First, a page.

“Sue me and take my business and all my family’s property type of dangerous.”
“You’re not supporting the narrative I built up in my head about this, Easton. You’re being a party pooper.”
Wiping the cobwebs off his other hand, he found the light switch. “Yeah. That’s what people keep saying.”
The small wooden barn was flooded with light, albeit the muted light of bulbs covered in dust. There were very legitimate reasons why this barn had terrified him as a child.
River turned a circle, staring up at the ceiling and walls, where every farming utensil known to modern man was either hung or suspended. A table in the corner, stained with years of cleaning game, was particularly horrific to behold. Chains hung from beams for reasons still unknown to his adult mind.
And the scythe collection. Who kept a scythe collection?
“This. Is. Insane.” River’s eyes looked about to pop out of her head, they were so wide. “No, really, Easton. Your great-uncle was a nut job. Is that a headless mannequin?”
“There are more in the next room. Want to see?”
Of course she wanted to see. There wasn’t one or two. The barn was full of so many headless mannequins.
“What did he do with the heads?” River asked. “Do you think he kept them?”
“I always assumed they came without the heads.”
“No way. Not with that many scythes.”
Scratching the back of his neck, Easton fled obliged to defend his kin. “He was a nice man. Always helped out around the community.”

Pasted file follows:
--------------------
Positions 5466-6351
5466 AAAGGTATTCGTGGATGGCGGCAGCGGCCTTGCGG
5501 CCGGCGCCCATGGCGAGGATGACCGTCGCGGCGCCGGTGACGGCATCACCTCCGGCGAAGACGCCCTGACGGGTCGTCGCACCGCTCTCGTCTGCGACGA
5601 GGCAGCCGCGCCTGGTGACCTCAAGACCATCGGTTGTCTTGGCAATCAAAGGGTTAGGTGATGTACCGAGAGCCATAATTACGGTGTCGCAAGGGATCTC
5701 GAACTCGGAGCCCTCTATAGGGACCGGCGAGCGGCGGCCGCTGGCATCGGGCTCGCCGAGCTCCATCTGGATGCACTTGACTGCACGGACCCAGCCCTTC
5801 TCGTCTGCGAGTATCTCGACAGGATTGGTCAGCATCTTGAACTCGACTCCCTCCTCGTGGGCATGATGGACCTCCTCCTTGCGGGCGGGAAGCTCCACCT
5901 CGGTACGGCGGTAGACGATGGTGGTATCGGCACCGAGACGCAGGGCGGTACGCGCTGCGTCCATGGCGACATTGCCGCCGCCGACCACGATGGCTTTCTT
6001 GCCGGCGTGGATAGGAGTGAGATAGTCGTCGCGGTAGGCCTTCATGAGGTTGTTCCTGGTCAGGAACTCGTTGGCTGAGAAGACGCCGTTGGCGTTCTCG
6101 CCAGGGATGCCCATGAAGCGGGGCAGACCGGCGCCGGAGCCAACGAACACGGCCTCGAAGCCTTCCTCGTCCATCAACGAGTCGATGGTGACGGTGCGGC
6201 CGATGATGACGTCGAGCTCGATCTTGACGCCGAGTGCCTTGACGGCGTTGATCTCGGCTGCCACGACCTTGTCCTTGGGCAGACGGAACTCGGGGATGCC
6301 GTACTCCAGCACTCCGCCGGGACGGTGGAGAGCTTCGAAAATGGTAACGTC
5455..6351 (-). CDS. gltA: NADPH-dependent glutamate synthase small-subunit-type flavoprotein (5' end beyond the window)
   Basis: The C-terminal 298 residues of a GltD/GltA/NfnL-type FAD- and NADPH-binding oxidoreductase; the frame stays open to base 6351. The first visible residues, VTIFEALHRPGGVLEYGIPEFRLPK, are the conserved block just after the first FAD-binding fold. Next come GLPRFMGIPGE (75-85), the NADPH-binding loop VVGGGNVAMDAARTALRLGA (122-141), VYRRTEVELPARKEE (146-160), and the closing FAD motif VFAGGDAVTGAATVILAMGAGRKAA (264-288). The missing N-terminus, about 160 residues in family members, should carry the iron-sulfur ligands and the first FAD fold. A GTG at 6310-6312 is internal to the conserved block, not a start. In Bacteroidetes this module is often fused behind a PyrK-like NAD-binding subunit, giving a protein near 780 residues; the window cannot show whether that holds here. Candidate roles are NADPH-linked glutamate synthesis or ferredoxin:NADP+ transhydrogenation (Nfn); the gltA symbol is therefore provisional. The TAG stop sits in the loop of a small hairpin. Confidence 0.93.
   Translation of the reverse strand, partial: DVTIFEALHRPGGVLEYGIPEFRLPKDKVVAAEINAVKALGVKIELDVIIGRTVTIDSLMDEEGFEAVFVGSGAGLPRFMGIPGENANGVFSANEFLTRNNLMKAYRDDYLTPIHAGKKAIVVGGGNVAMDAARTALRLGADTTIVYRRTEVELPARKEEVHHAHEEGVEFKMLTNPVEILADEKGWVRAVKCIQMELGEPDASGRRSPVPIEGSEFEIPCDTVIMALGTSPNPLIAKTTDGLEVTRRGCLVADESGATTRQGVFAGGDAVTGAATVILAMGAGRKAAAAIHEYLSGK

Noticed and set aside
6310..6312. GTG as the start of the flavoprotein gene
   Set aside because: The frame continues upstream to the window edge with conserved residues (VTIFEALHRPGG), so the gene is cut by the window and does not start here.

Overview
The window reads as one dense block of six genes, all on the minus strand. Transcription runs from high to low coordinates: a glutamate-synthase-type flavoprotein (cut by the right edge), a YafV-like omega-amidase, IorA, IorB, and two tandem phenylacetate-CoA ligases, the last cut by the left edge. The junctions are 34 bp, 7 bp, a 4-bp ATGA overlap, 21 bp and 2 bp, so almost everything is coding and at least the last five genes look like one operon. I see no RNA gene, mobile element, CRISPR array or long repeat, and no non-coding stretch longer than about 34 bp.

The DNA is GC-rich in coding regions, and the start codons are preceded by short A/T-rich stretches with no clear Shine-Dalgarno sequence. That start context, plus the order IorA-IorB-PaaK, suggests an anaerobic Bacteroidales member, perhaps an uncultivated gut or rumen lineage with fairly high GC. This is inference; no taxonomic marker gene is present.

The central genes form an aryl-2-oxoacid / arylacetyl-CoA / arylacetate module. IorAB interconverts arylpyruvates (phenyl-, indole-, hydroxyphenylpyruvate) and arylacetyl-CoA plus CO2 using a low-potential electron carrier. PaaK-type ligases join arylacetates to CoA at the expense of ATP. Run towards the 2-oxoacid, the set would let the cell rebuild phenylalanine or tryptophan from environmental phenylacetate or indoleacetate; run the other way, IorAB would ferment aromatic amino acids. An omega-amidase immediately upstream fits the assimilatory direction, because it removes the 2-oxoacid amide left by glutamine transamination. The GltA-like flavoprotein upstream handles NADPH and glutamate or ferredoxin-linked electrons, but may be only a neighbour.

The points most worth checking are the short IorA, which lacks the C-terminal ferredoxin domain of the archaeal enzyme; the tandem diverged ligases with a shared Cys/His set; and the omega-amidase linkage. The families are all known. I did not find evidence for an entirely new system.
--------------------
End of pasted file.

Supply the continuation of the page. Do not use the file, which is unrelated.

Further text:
“As a cover for his evening exploits?” A gasp of utter delight came from her mouth. “This is so macabre. Let me film this. Please, pretty please, I have to film this.”
“No way. Okay, you’ve had your peek.” He started to gently herd her back into the main part of the barn and toward the door, but River ducked beneath his arm, sneaking past him.
“No, Easton, it’s so awful, no one would ever believe me if I don’t have proof.” Grabbing a chain hanging from the rafters, she wiggled it. “You have to let me film this. You could sell tickets to this place. Is that blood?”
“It’s probably rust.”
“But you don’t know.”
Extracting her from the barn was going to require more effort. “I have ice cream in the house.” Sweets always lured people, didn’t they?
“I don’t eat sugar late at night.”
Except for her. Easton grabbed the chain above her hand, giving it a test tug, since she seemed determined to hang off it.
“Who doesn’t eat sugar at night?” he asked.
“People who are supposed to be a size zero for the camera but are stuck at normal human being sizes.”
Smiling down at the stunning redhead, Easton decided he liked her just as she was. “It’s a tough life being famous.”
“It had its perks.”
“Had?” Standing so near hadn’t been the plan, especially since he couldn’t take his eyes off her.
“Some of the perks are still currently being appreciated.” When River’s gaze lingered at his bicep, Easton wondered if maybe this steadily growing attraction wasn’t all one-sided.